, Volume 42, Issue 3, pp 256-273
Date: 04 Jun 2011

New Literacies and Multimediacy: The Immersive Universe of The 39 Clues

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The 39 Clues (2009) is a multimedia series produced by Scholastic for readers 7–14 years old that includes printed texts released periodically; trading cards also published periodically in print and virtually; and a complex, intriguing, and entertaining website. To fully experience the multimedia series, the publishers expect that readers can read printed text, negotiate the website that blurs the boundaries between history and fiction, author, character, and reader, compete for prizes, and build online communities. The more able a reader is to use multiple media sources for her own purposes, the more likely she is to reach the end goal of solving the central mystery of the series and win cash prizes. We found that The 39 Clues is a unique instantiation of new literacies (e.g. Knobel and Lankshear, A New Literacies Sampler, 2007) in action.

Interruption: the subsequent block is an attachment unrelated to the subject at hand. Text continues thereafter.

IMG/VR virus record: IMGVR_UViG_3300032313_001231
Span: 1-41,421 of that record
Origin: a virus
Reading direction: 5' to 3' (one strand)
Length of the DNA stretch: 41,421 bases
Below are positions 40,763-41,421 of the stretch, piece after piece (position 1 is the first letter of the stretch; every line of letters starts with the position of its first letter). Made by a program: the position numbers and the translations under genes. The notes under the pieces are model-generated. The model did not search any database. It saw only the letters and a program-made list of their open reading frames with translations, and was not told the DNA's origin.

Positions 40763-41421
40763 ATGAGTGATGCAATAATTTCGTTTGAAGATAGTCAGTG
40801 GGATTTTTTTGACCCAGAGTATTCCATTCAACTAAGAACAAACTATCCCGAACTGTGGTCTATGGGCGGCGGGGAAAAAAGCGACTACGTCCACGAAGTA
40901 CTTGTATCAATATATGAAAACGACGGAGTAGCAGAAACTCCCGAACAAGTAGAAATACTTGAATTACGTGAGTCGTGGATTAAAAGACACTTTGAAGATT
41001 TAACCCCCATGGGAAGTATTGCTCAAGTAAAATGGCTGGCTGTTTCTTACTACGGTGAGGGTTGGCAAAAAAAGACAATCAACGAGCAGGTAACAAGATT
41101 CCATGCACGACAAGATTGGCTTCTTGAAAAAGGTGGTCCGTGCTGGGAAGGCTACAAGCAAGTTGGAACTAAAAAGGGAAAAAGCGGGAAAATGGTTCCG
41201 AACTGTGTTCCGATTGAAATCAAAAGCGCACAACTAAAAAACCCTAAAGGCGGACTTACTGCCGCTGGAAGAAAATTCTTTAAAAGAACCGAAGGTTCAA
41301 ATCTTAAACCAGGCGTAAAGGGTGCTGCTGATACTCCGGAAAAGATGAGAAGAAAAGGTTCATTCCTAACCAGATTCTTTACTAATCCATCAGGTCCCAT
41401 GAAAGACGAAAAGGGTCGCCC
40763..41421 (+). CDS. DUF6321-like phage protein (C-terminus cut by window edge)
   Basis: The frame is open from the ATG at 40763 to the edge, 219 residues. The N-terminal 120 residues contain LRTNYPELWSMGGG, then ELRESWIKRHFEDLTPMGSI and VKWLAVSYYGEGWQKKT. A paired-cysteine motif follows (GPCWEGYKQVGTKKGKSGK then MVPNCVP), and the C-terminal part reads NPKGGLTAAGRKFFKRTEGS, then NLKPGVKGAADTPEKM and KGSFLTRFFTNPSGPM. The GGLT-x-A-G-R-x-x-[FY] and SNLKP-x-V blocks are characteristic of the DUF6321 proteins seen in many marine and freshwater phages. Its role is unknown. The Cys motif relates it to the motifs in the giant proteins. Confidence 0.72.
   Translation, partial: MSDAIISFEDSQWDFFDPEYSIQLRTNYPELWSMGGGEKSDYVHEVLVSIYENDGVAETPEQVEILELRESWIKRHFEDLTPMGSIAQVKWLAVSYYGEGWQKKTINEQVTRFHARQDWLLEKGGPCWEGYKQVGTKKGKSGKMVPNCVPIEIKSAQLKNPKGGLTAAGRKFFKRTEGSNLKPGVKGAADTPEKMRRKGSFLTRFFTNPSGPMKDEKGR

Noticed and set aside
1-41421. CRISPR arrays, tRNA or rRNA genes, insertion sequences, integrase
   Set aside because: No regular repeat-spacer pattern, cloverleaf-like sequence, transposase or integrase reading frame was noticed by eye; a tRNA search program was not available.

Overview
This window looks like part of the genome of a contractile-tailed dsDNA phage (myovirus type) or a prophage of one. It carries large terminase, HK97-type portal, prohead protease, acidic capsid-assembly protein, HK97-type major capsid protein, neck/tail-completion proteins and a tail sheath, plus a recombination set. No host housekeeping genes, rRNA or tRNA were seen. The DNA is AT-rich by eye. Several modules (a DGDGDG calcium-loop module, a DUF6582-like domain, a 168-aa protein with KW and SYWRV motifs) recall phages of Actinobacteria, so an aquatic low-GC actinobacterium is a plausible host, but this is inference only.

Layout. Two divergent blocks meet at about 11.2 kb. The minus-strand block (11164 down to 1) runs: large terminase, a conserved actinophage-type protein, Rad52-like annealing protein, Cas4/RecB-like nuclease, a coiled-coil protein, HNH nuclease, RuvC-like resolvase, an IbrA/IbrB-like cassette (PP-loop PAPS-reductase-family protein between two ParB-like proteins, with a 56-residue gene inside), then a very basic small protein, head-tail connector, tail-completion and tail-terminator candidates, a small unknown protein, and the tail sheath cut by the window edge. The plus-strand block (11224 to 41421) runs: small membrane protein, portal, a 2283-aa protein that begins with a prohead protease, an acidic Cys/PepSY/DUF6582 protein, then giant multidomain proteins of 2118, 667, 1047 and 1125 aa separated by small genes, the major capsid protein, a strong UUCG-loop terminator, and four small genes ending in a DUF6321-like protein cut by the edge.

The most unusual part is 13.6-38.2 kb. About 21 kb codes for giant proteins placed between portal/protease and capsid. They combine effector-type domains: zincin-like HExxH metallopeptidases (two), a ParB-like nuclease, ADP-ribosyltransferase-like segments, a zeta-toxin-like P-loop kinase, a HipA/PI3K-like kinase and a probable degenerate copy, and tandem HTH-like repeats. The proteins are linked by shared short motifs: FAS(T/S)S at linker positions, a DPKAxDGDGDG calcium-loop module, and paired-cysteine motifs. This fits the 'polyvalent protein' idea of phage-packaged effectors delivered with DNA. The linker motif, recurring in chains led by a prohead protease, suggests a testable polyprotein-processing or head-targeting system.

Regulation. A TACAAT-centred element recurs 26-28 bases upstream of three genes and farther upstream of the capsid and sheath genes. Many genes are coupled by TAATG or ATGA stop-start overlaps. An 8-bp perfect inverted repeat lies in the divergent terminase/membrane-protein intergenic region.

Diane Carver Sekeres studied at the University of Georgia, receiving a PhD in Language Education in 2003. Currently, she teaches in the Literacy and Elementary Education Programs at the University of Alabama. Her research on children’s literature explores the interplay between economics and religious imperatives in the production of faith-based literature for children, market influences on children’s publishing and multimedia series, and instructional uses of children’s books in the classroom and in home education.
Christopher Watson attended the University of North Carolina Asheville, receiving a BA in Literature. He is currently a student in the University of Alabama Alternative Certification Master’s Program for Secondary Education. He has collaborated extensively with Dr. Sekeres on her research related to The 39 Clues, providing insight into the culture and nature of video games as well as relevant critical theory frameworks.
The authors appreciate the help of Dr. Sekeres' writing group in conceptualizing and completing this manuscript: Aaron Kuntz, Karen Spector, Robert Summers, and Charlotte Mundy.